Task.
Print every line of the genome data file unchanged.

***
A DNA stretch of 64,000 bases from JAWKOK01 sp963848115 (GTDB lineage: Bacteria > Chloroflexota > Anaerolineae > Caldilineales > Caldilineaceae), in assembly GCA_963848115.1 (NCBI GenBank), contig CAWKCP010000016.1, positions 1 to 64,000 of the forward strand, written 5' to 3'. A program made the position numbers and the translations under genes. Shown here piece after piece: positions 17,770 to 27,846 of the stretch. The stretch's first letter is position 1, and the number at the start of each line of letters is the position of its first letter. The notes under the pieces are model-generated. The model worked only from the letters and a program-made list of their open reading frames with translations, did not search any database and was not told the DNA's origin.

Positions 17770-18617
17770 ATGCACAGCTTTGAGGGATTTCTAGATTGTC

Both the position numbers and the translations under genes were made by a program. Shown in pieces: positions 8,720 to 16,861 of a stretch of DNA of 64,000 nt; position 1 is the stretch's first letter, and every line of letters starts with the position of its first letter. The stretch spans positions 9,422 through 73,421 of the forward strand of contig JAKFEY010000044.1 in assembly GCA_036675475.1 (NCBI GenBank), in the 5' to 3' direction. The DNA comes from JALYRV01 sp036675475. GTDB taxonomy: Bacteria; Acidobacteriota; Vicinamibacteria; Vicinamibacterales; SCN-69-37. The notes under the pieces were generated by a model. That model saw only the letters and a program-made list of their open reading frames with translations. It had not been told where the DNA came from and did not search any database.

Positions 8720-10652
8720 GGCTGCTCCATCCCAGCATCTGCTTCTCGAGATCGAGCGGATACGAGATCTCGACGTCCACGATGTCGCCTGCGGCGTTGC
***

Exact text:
A DNA stretch of 64,000 bases from JAWKOK01 sp963848115 (GTDB lineage: Bacteria > Chloroflexota > Anaerolineae > Caldilineales > Caldilineaceae), in assembly GCA_963848115.1 (NCBI GenBank), contig CAWKCP010000016.1, positions 1 to 64,000 of the forward strand, written 5' to 3'. A program made the position numbers and the translations under genes. Shown here piece after piece: positions 17,770 to 27,846 of the stretch. The stretch's first letter is position 1, and the number at the start of each line of letters is the position of its first letter. The notes under the pieces are model-generated. The model worked only from the letters and a program-made list of their open reading frames with translations, did not search any database and was not told the DNA's origin.

Positions 17770-18617
17770 ATGCACAGCTTTGAGGGATTTCTAGATTGTC

Both the position numbers and the translations under genes were made by a program. Shown in pieces: positions 8,720 to 16,861 of a stretch of DNA of 64,000 nt; position 1 is the stretch's first letter, and every line of letters starts with the position of its first letter. The stretch spans positions 9,422 through 73,421 of the forward strand of contig JAKFEY010000044.1 in assembly GCA_036675475.1 (NCBI GenBank), in the 5' to 3' direction. The DNA comes from JALYRV01 sp036675475. GTDB taxonomy: Bacteria; Acidobacteriota; Vicinamibacteria; Vicinamibacterales; SCN-69-37. The notes under the pieces were generated by a model. That model saw only the letters and a program-made list of their open reading frames with translations. It had not been told where the DNA came from and did not search any database.

Positions 8720-10652
8720 GGCTGCTCCATCCCAGCATCTGCTTCTCGAGATCGAGCGGATACGAGATCTCGACGTCCACGATGTCGCCTGCGGCGTTGC